3. Kiran Khan, 24, Swimmer
Khan describes herself as a "competitive and angry child." She told Mic parents got her into swimming as an outlet for her energy, with her father as her coach — even despite some initial skepticism from other members of her family.
"These things happen: First some relatives discourage you, then when they see you excelling they encourage you," she told Mic. "My dad would answer them and and I was hardly bothered."
"The biggest challenge I faced was my training, as Pakistan is a male-dominated society where women do not get proper facilities and female trainers are nowhere to be found," she added. "Women sometimes leave their sports as their parents are not comfortable leaving girls alone on male ground."
A multi-event fixture at the South Asian Games since 2004, Khan went on to represent Pakistan at the 2008 Summer Olympic Games in Beijing. "My sports made me a more focused, sharper, more determined and stronger person than I was before," she said. "It's a mental game — the stronger you are the better you are."
4. Raha Moharrak, 29, Mountaineer
Moharrak, a mountaineer, is both the youngest Arab and the first Saudi woman to reach the peak of Mount Everest, the tallest mountain in the world. She climbed it in 2013 as part of the same expedition that included the first Pakistani man and the first Qatari man to reach the peak, according to the BBC. "I'm a Saudi woman doing what few men would even dare to do," she told Mic, "so yes discouragement came in many shapes and forms.
"But I must admit," she added, "the biggest obstacle by far would be breaking societal barriers, because even though you might have the will to get your parents on your side, there is still the pressure of the rest of the community, and it was very important for me to have my parents on my side as doing this without their blessing was not an option. So in many ways it was more challenging than the actual mountain itself!"
The support of her family was invaluable throughout her exploits, she told Mic, but she hopes for a future where such encouragement is a broader societal norm for women, not an aberration. "Although I never set out to be an athlete from the beginning, I take it as a huge responsibility," she said. "I feel like it's my duty to clearly relay the message of being brave enough to follow your dreams, and if I inspire just one person, it would mean the world to me."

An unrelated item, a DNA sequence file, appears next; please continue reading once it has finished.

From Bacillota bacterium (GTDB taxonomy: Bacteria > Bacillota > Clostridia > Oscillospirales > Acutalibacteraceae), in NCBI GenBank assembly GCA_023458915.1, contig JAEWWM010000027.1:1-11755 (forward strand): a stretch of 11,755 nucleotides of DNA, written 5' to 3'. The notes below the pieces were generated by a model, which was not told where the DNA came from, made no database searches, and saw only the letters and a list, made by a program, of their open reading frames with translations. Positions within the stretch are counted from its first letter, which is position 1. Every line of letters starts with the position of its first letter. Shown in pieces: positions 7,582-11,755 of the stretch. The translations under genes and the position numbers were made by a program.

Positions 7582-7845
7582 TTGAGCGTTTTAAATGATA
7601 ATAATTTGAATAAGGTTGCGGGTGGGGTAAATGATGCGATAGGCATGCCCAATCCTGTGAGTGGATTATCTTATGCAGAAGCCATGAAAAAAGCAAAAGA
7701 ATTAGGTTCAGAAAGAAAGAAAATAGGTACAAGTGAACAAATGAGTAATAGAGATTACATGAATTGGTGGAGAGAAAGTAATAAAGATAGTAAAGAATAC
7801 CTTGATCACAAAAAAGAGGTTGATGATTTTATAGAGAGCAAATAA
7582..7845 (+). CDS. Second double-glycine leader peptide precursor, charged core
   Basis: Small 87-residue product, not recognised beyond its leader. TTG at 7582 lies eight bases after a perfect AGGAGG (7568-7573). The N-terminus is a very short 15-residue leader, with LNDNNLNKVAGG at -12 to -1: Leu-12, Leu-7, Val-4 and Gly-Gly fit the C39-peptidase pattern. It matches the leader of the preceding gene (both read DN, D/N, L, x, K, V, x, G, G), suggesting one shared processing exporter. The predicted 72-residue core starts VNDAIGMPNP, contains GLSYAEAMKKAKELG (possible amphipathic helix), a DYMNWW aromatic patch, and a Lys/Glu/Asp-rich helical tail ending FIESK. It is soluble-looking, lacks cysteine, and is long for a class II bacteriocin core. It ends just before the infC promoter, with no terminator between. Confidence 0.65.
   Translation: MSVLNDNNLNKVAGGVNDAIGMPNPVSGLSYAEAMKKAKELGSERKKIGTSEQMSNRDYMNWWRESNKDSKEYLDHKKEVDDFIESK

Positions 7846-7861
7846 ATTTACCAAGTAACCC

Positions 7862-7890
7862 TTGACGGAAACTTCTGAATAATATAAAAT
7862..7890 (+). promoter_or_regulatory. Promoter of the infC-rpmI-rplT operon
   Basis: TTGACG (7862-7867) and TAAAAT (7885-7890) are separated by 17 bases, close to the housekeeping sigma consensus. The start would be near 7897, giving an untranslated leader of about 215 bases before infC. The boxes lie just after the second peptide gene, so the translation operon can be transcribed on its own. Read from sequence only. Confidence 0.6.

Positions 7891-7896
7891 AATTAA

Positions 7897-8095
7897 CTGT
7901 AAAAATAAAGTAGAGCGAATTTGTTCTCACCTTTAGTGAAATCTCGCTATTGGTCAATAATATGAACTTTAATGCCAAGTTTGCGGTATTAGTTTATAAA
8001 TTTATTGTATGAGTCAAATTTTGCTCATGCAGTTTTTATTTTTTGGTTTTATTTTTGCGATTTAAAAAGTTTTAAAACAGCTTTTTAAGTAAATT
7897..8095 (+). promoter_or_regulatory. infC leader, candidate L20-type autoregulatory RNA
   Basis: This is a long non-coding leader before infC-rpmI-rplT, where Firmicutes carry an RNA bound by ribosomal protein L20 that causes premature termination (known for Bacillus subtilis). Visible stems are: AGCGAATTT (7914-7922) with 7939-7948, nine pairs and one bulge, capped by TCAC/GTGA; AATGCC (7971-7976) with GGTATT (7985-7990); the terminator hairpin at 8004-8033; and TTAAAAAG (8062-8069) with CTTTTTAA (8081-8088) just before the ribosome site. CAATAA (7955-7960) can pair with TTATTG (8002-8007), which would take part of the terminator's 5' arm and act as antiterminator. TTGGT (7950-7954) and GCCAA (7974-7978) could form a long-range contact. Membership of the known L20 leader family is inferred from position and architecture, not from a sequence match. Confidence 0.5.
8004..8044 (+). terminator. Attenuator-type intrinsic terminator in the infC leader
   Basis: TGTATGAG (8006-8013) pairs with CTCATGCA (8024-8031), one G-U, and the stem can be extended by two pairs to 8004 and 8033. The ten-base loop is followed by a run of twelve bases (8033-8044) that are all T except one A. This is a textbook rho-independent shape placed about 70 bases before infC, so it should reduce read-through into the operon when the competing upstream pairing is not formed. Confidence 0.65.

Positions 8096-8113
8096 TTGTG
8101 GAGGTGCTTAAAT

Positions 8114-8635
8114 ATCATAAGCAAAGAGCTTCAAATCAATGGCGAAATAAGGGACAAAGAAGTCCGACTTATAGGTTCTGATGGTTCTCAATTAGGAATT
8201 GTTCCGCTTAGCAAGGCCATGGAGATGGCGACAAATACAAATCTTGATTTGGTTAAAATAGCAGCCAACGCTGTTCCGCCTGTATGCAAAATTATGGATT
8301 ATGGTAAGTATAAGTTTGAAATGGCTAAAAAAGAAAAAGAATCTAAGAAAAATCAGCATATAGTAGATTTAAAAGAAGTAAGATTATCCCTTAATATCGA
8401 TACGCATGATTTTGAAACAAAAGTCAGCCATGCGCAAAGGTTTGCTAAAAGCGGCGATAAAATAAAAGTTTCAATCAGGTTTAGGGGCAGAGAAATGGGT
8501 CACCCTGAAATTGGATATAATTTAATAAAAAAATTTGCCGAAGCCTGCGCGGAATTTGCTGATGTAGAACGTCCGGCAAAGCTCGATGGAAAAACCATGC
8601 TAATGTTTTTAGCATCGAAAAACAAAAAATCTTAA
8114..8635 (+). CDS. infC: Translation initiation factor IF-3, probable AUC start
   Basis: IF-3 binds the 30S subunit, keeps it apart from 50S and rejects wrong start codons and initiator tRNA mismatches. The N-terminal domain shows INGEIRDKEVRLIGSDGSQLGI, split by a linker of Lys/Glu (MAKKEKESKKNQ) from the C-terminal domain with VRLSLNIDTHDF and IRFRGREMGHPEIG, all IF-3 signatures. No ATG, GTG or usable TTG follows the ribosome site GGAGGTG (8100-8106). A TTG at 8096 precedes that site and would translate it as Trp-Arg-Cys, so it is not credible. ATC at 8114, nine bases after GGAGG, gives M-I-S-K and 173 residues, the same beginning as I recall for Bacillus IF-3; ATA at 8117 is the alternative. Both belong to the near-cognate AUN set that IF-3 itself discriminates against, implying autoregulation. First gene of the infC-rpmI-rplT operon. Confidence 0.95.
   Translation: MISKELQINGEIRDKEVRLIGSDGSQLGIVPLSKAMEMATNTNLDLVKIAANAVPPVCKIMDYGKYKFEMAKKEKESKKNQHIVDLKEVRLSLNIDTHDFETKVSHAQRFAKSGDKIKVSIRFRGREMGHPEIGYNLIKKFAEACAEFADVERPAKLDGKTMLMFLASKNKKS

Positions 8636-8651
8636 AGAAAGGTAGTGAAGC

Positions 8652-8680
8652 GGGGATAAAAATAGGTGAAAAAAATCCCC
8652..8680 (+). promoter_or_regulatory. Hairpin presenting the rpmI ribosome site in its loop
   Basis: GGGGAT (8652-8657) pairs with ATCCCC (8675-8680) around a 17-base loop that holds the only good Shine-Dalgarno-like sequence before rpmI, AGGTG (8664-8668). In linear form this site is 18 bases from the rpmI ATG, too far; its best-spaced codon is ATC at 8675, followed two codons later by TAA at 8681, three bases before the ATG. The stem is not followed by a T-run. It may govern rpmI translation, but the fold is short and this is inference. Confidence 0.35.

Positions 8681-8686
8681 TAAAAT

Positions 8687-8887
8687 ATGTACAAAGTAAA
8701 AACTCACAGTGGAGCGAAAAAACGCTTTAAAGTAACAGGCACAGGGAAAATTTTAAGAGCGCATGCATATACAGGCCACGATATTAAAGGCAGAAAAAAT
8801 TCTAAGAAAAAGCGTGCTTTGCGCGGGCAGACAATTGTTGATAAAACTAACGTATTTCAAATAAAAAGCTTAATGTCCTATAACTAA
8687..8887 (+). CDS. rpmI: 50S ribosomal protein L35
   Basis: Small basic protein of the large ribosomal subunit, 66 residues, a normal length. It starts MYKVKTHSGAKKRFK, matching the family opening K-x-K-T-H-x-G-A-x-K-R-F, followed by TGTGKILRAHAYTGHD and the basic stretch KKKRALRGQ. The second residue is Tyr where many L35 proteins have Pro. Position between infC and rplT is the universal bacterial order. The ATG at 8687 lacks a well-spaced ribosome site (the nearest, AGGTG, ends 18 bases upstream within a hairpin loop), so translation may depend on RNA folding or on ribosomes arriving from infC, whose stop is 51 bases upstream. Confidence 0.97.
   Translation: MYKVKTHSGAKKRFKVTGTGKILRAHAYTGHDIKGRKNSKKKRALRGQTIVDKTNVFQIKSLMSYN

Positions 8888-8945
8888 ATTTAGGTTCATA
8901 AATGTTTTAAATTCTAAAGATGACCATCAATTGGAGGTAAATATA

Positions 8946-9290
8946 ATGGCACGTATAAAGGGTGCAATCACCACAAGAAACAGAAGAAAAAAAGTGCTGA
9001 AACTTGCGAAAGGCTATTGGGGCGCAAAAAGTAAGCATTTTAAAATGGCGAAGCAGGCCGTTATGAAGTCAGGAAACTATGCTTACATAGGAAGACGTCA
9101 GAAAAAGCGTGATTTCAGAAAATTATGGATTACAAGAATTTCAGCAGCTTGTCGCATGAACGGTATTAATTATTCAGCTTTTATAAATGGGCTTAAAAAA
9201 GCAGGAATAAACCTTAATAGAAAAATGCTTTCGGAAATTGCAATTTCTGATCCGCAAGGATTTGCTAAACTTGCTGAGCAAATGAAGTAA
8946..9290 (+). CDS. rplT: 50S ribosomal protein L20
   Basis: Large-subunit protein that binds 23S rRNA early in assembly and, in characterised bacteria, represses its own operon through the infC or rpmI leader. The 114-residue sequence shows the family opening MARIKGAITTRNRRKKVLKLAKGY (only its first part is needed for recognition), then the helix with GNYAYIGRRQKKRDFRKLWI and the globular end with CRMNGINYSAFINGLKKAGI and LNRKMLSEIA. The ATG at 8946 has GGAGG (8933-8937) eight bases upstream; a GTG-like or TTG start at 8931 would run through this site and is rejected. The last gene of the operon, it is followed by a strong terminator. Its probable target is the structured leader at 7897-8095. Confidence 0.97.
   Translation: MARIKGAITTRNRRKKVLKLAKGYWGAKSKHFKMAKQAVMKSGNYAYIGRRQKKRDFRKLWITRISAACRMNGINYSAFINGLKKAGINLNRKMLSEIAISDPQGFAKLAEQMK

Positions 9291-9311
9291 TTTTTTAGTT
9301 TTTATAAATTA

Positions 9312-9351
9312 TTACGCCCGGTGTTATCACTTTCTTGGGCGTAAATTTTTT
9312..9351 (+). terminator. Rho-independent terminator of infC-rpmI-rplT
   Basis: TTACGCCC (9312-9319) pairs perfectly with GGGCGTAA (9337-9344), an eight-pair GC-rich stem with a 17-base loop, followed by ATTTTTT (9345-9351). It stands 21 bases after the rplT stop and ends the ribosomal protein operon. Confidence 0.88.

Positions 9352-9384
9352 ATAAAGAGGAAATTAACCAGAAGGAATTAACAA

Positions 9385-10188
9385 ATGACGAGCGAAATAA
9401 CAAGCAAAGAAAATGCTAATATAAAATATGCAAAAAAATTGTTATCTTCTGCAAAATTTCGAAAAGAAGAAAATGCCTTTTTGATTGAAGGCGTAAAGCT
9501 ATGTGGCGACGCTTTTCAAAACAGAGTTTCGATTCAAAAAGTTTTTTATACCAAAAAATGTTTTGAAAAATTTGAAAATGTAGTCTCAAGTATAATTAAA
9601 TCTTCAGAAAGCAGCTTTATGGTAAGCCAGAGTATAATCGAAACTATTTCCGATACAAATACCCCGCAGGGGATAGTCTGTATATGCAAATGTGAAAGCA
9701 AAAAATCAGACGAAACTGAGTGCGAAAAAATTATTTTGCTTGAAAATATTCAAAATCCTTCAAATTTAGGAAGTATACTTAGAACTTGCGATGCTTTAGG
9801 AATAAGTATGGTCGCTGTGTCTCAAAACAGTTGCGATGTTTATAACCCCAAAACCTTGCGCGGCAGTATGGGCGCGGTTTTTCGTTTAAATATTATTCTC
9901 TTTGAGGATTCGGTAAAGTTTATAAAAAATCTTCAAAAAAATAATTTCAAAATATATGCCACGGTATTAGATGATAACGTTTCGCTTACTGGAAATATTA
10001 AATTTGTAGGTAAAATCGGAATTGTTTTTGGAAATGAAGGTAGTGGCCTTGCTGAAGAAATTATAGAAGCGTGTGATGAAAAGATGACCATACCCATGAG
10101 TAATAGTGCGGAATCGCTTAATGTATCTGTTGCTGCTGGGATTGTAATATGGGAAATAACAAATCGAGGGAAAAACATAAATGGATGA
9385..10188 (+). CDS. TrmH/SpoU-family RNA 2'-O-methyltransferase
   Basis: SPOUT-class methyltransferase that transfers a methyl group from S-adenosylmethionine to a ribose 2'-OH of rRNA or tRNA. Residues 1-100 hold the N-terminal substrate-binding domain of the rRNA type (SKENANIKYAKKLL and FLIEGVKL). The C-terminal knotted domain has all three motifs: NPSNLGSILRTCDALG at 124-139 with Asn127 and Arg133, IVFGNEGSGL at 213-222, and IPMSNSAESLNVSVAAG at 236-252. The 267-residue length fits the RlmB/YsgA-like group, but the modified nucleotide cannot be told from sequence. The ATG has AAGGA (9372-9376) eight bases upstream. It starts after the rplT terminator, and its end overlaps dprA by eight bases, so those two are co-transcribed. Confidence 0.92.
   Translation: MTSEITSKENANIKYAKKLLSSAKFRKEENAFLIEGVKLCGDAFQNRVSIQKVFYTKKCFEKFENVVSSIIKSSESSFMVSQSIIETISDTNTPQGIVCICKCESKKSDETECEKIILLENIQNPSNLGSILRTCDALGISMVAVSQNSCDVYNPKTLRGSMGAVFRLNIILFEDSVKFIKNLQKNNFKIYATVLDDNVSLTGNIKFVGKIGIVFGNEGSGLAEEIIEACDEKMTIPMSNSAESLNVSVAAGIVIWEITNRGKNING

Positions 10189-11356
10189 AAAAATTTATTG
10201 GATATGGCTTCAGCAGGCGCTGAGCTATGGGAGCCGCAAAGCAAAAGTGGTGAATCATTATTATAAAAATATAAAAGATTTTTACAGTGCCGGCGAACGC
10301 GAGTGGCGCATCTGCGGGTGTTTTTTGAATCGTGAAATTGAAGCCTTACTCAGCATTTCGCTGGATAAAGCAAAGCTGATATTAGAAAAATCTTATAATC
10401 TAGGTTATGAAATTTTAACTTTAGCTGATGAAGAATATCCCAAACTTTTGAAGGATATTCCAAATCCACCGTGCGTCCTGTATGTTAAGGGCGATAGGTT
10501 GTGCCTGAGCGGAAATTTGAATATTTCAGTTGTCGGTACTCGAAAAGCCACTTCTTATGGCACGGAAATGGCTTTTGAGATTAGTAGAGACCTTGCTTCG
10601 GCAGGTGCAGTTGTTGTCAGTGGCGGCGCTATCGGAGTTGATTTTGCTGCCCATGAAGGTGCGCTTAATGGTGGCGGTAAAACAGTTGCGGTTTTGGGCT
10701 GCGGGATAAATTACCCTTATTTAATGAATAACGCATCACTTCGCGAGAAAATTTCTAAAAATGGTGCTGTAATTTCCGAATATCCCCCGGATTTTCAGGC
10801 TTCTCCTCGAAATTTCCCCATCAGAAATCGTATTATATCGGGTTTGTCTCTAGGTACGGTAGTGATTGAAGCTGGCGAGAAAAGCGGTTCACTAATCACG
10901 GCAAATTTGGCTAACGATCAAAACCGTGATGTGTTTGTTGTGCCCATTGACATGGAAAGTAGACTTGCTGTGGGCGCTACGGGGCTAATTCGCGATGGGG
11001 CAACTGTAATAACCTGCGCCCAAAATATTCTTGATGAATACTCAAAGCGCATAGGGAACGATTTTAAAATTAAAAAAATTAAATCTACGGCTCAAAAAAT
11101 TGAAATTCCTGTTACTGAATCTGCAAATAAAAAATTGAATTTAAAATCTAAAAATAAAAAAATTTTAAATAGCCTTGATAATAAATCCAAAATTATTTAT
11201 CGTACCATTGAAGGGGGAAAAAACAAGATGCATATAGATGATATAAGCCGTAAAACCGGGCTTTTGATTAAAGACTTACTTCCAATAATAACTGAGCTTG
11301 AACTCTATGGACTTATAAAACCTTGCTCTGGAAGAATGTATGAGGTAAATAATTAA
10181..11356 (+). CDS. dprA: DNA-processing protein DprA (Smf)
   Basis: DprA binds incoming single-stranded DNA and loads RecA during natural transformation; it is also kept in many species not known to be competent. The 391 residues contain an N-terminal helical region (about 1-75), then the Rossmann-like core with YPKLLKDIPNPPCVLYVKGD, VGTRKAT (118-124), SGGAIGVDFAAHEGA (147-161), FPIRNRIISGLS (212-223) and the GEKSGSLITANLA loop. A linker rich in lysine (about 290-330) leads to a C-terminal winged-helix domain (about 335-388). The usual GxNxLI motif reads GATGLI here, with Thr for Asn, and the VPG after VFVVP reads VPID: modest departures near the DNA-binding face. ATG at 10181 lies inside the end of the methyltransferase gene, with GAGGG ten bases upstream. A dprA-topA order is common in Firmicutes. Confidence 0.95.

"It's a personal dream to live long enough to see a generation where there are no longer any firsts — because all of the firsts with regards to Arab women have been conquered."
5. Mona Seraji, 33, Snowboarder
"I grew up doing a variety of sports," Seraji, a professional snowboarder from Tehran, Iran, told Mic. "My parents put me on skis at a very young age, and when I switched to snowboarding in 2000, I felt in love with it and couldn't stop riding. I had no other choice but to quit my job as a graphic designer and become a full-time snowboarder."
It was not an easy transition, she said: "Being a snowboarder at that time wasn't the most acceptable thing to do. You weren't even allowed to ride on the actual slope, so we had to practice in the parking lot at the beginning. Skiers thought boarders were ruining the snow. We didn't have big support. There were no proper snowboard instructors, and the federation wasn't willing to promote it [in Iran]."
Family resistance was also an issue at first. "Even though my parents always supported me in every single thing I do the two first years of me wanting to go to the mountains everyday [didn't make them] happy," she said, "They thought I should be studying in higher levels, and it's very hazardous to snowboard everyday. So they stopped supporting me financially. I had no other choice but to start teaching snowboarding to make enough money for being able to keep doing what I love. After two seasons, when they noticed my determination and accomplishments, they started to believe in me once again and support me to the fullest."
Seraji is now one of the highest-profile snowboarding and surfing instructors in Iran. "I never got the chance to get properly coached when I was young and passionate, as snowboarding, especially for women, was not developed in Iran," she said. "That makes me want to coach young talented woman and try to send her to international competitions."
"Whatever I am today is because I never gave up and nothing could stop me from living my dream," she added. "I would say staying determine is the key to achieve what you really want in life."
Correction: Oct. 23, 2015